Rich Mozingo, president and general manager of the Chattanooga LookoutsMark Gilliland
The Chattanooga Lookouts are relocating.
To the third-base dugout at AT&T Field.
After spending the past 13 seasons resting in AT&T's first-base dugout, Chattanooga players will have a new gathering spot. The Los Angeles Dodgers requested the move, which will enable Lookouts not on the field to avoid the direct sunlight during evening games.
"It's definitely going to be different for fans to get used to," Lookouts general manager Rich Mozingo said Thursday. "If you're sitting on the first-base side now, you can see into the home dugout. That will be a different perspective for people."
The Lookouts also used the first-base dugout when they played at historic Engel Stadium.
"As long as I can remember, it has always been on the first-base side," said Roy Hawes, a member of Chattanooga's 1952 team that won the Southern Association. "New Orleans had theirs on third, but every other team in this league was on the first-base side."
The Lookouts will occupy the third-base dugout for the first time Tuesday night in an exhibition game against Chattanooga State (starting at 7:15) and again versus Huntsville in next Thursday's Southern League opener.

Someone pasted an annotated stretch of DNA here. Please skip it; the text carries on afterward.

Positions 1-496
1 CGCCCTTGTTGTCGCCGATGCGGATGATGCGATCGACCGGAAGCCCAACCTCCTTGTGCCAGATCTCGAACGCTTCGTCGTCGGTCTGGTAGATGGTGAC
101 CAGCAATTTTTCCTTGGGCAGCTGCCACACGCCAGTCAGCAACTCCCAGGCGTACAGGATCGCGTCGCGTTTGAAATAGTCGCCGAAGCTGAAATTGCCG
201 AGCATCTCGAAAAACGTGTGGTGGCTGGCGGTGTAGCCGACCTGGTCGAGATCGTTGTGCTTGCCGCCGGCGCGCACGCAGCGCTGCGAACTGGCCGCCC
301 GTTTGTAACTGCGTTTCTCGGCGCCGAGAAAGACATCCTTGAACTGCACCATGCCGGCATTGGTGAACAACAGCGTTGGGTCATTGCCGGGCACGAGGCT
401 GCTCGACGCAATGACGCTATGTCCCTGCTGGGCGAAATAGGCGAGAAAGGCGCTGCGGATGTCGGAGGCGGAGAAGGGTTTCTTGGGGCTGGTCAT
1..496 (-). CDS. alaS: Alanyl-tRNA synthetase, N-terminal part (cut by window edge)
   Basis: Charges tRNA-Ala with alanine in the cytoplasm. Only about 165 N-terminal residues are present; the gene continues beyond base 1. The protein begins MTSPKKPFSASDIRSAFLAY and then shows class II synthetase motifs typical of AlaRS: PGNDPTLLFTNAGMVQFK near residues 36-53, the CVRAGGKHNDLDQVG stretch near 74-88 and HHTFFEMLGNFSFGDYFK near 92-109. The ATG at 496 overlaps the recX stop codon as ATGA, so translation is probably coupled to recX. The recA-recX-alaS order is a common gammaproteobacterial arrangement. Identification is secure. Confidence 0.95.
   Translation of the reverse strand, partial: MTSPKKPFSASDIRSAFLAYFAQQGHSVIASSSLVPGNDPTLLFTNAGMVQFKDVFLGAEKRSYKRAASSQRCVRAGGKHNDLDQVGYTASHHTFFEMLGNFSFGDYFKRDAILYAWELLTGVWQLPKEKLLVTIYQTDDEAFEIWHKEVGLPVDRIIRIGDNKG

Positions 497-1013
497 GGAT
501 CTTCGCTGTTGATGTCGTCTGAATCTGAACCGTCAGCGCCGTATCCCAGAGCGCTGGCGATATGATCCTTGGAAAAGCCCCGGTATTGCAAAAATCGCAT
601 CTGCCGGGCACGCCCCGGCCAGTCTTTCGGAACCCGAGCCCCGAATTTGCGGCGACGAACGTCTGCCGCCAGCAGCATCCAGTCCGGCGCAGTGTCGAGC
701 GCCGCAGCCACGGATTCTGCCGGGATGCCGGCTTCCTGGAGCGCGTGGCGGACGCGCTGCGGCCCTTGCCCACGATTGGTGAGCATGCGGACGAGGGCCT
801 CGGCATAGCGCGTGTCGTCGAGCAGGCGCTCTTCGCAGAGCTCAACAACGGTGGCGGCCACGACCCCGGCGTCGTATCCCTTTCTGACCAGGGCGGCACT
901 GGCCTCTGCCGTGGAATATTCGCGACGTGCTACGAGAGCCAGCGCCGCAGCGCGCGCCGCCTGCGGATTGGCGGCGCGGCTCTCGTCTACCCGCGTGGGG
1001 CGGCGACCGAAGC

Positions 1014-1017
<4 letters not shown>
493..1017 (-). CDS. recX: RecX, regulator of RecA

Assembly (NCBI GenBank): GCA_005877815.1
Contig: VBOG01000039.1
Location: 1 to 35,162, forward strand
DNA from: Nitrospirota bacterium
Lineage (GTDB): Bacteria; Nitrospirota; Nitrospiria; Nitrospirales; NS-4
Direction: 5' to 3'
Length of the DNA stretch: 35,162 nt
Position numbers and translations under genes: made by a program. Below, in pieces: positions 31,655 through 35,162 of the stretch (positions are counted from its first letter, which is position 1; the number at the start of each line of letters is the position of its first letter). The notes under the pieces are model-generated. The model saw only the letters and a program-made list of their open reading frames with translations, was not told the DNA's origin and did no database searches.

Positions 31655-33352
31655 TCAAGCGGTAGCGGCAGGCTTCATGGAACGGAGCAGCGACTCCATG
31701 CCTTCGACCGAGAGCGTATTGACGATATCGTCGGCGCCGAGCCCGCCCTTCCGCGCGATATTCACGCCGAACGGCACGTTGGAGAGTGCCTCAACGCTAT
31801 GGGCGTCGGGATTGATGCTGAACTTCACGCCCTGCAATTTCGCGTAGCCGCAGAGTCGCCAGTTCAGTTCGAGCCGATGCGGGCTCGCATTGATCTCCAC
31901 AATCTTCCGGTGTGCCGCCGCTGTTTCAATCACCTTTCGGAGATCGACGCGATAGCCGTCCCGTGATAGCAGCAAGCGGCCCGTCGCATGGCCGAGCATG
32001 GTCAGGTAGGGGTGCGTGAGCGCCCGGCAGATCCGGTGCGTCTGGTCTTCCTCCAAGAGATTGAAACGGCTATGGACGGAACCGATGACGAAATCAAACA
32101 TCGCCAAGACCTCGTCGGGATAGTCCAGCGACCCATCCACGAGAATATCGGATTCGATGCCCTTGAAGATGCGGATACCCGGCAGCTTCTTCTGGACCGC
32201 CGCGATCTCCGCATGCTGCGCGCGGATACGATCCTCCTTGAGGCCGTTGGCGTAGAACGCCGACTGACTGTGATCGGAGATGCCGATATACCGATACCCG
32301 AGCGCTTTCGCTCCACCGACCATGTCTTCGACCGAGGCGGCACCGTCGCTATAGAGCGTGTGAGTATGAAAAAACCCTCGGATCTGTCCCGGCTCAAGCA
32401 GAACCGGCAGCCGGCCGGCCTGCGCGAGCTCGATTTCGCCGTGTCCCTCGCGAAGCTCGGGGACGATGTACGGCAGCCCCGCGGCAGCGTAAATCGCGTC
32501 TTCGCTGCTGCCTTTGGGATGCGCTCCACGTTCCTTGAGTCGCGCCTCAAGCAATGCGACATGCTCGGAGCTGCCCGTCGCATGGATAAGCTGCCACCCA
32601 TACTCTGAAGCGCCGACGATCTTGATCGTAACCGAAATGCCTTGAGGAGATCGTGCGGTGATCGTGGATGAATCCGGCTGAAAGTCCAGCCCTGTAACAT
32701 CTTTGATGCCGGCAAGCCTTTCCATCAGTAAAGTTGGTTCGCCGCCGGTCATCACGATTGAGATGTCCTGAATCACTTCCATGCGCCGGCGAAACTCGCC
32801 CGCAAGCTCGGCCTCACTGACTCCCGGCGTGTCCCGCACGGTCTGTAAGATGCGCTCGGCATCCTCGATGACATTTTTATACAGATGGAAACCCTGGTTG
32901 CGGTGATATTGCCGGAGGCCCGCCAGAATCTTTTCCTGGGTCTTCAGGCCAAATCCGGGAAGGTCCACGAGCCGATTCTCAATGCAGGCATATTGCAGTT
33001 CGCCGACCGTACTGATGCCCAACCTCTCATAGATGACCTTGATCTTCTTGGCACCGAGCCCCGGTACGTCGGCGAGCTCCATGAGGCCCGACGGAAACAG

Swapping dugouts is not as simple as moving some bats and helmets. Paint was needed to switch "Lookouts" and "Southern League" from the tops of the dugouts, and then there was contacting season-ticket holders who have sat behind their team.
"We've given all of our ticket holders the opportunity to change seats if they wanted to change," Mozingo said. "There have been some hurdles to jump over from our end. Operationally, there were some changes that had to be made, but our biggest issue has been communication with season-ticket holders to let them know exactly what's going on.
"We've gotten through that and are getting ready for the season."
Of the 30 major league teams, 19 have their dugout on the first-base side, including the Atlanta Braves at Turner Field. The Dodgers are among the 11 who use the third-base side.
One big difference after games is that Chattanooga and opposing players will cross paths while heading to their respective clubhouses, which could increase the potential for a confrontation.
"That is a possibility, but the fact is they were 20 steps away the other way," Mozingo said. "The potential was there regardless. They will now be crossing lines, but the potential has always been there."
Contact David Paschall at email@example.com or 423-757-6524.
David Paschall is a sports writer for the Times Free Press. He started at the Chattanooga Free Press in 1990 and was part of the Times Free Press when the paper started in 1999. David covers University of Georgia football, as well as SEC football recruiting, SEC basketball, Chattanooga Lookouts baseball and other sports stories. He is a Chattanooga native and graduate of the Baylor School and Auburn University. David has received numerous honors for ...